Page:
may alert doctors to consider a chromosome disorder. Other features mentioned
by some Unique families included incurved fifth fingers (clinodactyly) and a wide
space between the nipples on the chest.
Will a child with ring 2
look different from
other children?
Apart from their small size,
children usually look healthy and
normally proportioned, although
the head may appear particularly
small, especially if this was
noticed at birth.
Some children with a deletion
from the long arm of
chromosome 2 look very similar
to each other and this facial
appearance has also been seen in
children with ring 2.
A child with ring 2
A child with a 2q37
Facial features
Doctors may identify facial features that are different from the norm. These are
usually quite subtle and nothing that on its own would make your baby or child
stand out. Taken together, however, they can show a pattern that is typical of a
particular chromosome disorder and this pattern helps doctors towards a diagnosis.
Most children will have some of these features, but not all of them.
Those described in the medical literature include a flat back to the head (occiput);
a bulge down the middle of the forehead where two plates of the skull meet at a
join called the metopic suture; high arched eyebrows; upslanting and wide set eyes;
tiny skin folds across the inner corner of the eye (epicanthic folds); ears that are set
below the line of the eyes; a small horizontal opening of the eye (blepharophimosis).
A baby’s neck may be unusually short and in many cases the lower jaw and chin are
small. Occasionally, babies and children with a mosaic chromosome disorder (see
page 2) may have a somewhat asymmetrical appearance (Dee 2001; U).
Growth delay is usually obvious during pregnancy and continues after birth, with the
typical growth rate on a baby’s height and weight chart tracking the lowest curves
on the chart or falling below them (see image). In one child with ring 2, partial
growth hormone deficiency was identified and the recommendation made that
children should be evaluated for growth hormone deficiency and treated where
appropriate. Among Unique members, growth hormone evaluations in a baby
showed a normal outcome. Other children were not evaluated (Lacassie 1999; U).
Growth charts of a child with ring 2 syndrome
Head circumference.
Boy with ring 2
Height to 3 years.
Measurements in centimetres.
Food and eating
Much of the information on feeding problems comes from Unique, where the
experiences of three member families with children aged up to 7 showed that any
feeding problems were usually relatively short-lived and by early childhood children
could be expected to be eating a wide range of healthy foods. Hypotonia plays a
role and other factors may be important as well as was seen in a baby of 16
months who had mild gastro oesophageal reflux that was not severe enough to
cause distress and additionally experienced delayed emptying from the stomach to
the intestines. Nonetheless, at 16 months he was eating healthily, taking small
portions every three hours and including fruit and vegetables in his chosen foods.
A five year old had no feeding problems and ate a range of healthy foods including
apples and carrots, while a seven year old who as a baby had sucked weakly and
tired easily at the breast but nonetheless breastfed for six months, was eating
widely but remained fussy over new tastes and textures. He had been delayed in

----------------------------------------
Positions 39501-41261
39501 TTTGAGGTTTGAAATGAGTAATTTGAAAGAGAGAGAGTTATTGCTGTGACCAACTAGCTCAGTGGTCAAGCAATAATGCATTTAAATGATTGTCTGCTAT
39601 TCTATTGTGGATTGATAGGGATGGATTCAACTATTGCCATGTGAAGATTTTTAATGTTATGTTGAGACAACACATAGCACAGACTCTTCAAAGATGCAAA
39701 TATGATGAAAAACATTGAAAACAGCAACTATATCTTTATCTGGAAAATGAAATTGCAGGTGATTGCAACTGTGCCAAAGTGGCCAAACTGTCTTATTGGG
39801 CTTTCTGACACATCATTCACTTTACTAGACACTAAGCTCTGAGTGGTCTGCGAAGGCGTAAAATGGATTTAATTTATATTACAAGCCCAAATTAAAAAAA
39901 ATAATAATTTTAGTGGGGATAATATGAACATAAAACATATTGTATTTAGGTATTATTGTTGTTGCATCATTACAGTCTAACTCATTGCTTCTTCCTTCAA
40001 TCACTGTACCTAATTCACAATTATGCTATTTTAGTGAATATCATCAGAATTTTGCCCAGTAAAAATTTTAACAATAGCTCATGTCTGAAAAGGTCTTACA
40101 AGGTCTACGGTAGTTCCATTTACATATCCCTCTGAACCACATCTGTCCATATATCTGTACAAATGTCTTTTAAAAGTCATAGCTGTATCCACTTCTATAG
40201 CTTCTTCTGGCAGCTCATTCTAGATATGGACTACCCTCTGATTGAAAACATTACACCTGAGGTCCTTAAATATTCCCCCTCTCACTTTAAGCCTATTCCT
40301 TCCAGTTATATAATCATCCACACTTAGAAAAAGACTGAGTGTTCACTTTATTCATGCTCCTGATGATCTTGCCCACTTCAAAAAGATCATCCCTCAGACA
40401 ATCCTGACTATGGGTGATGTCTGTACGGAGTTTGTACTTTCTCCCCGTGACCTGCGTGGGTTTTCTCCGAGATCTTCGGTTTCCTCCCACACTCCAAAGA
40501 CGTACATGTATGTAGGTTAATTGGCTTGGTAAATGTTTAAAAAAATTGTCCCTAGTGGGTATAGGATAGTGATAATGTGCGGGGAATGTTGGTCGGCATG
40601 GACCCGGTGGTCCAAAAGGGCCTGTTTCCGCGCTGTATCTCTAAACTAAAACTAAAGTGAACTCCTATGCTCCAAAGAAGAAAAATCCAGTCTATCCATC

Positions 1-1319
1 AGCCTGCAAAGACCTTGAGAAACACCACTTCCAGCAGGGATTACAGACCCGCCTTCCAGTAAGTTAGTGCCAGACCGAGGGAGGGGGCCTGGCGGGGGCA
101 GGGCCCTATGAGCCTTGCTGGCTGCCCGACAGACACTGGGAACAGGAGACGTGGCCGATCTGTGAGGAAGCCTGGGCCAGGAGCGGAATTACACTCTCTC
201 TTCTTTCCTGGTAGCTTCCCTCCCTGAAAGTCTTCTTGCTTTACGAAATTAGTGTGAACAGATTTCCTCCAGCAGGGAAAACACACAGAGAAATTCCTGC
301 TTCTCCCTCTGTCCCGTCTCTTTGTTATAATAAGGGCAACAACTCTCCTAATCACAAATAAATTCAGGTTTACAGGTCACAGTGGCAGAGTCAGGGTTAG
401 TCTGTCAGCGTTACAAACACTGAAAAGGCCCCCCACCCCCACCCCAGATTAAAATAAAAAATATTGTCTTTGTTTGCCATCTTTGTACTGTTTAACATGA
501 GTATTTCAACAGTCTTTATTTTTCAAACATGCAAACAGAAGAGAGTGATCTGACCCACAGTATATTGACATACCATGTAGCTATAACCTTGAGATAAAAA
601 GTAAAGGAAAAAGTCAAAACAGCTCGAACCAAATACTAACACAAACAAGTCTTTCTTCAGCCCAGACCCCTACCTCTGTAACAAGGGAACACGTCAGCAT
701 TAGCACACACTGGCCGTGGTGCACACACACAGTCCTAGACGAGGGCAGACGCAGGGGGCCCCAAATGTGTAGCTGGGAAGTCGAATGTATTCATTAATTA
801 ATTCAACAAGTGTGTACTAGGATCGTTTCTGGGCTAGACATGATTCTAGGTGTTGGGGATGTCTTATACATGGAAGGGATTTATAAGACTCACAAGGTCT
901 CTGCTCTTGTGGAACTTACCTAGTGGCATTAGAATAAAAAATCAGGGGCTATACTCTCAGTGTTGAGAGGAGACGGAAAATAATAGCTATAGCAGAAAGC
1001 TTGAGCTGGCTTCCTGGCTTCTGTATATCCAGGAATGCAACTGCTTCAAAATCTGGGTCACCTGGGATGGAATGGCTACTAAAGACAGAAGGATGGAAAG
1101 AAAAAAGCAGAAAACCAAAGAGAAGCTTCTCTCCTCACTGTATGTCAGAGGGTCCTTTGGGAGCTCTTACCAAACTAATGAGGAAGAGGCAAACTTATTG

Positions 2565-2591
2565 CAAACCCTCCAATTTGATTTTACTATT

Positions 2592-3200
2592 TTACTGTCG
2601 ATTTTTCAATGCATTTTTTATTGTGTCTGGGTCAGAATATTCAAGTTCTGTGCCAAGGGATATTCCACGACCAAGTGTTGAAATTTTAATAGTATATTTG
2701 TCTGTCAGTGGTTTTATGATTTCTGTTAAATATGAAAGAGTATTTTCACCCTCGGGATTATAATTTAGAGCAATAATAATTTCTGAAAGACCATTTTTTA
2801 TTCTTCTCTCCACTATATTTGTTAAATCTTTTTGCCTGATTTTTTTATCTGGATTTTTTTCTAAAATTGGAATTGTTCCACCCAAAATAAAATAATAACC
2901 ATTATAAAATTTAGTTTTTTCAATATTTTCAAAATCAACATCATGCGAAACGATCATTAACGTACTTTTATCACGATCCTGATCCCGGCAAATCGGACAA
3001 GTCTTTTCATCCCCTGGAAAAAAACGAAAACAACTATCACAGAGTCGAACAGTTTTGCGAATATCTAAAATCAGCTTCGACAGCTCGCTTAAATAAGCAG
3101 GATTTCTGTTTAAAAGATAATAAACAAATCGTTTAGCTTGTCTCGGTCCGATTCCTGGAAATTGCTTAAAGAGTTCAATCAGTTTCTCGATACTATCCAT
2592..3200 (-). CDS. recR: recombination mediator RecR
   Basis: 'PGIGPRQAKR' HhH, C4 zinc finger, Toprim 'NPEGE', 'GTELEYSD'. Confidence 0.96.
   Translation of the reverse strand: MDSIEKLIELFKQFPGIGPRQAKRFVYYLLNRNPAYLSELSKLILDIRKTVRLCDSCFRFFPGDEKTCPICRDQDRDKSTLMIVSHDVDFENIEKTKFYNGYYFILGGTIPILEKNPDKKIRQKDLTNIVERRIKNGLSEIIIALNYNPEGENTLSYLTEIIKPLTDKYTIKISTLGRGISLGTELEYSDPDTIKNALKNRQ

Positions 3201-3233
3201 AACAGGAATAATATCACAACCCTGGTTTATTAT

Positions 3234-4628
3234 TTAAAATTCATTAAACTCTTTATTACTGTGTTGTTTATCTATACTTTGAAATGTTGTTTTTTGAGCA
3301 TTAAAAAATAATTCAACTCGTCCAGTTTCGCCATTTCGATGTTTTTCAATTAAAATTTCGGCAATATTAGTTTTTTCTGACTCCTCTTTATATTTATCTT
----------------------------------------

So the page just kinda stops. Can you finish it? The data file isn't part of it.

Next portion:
accepting lumpy foods.
Overall, there is no clear pattern of feeding difficulty and plenty of evidence that
children usually eat healthily (Sutherland 1978; Vigfusson 1980; Wyandt 1982; U).
The evidence from the medical literature and from Unique is that children can face
a broad spread of ability to learn, with some children apparently unaffected
cognitively while one or two children have severe and complex learning needs.
One child who needed most support with learning had a mosaic pattern of
chromosome disorder, as did one child with no apparent learning difficulties.
One child with no apparent learning difficulties had breakpoints at 2p25
and 2q37.3.
Families say that their children learn best in a 1:1 situation or in a small group;
performance may be undermined by difficulties with concentration and attention
(Sutherland 1978; Vigfusson 1980; Wyandt 1982; Cote 198; Lacassie 1999; Dee 2001; U).
Speech and communication
There is little evidence from the medical literature on speech development.
However, in one child studied to the age of 10, speech improved markedly with
therapy, resulting in a strong recommendation that this service should be offered
to all affected children (Lacassie 1999; U).
The Unique experience is of a wide range of ability that generally mirrors a child’s
learning skills. A child with complex learning needs was able to speak in 2 to 3
word sentences by the age of 7, but also used picture symbols to communicate. A
5 year old had difficulties with social communication and imitation and was
evaluated for autistic tendencies but was making good progress by the age of four.
He had a small but effective and growing vocabulary of around 10 words (Sutherland
1978; Vigfusson 1980; Wyandt 1982; Lacassie 1999; U).
Sitting, moving,
Some delay in reaching
the typical baby
‘milestones’ is typical of
children with
chromosome disorders,
but in children with ring
2, this seems to be usually
slight and at least one
child in Unique showed no
delay in what are known
as gross motor skills. The
Unique experience is that
babies rolled over
between four and 10
months, sat alone
between eight and 18
months, started to shuffle
or crawl between 13 and
15 months and to walk
during their second year,
with an age range of 12
to 25 months. An
individual child may
develop gross motor skills somewhat later than the upper
ages given here.
Families say ...
He walks, runs
and climbs like a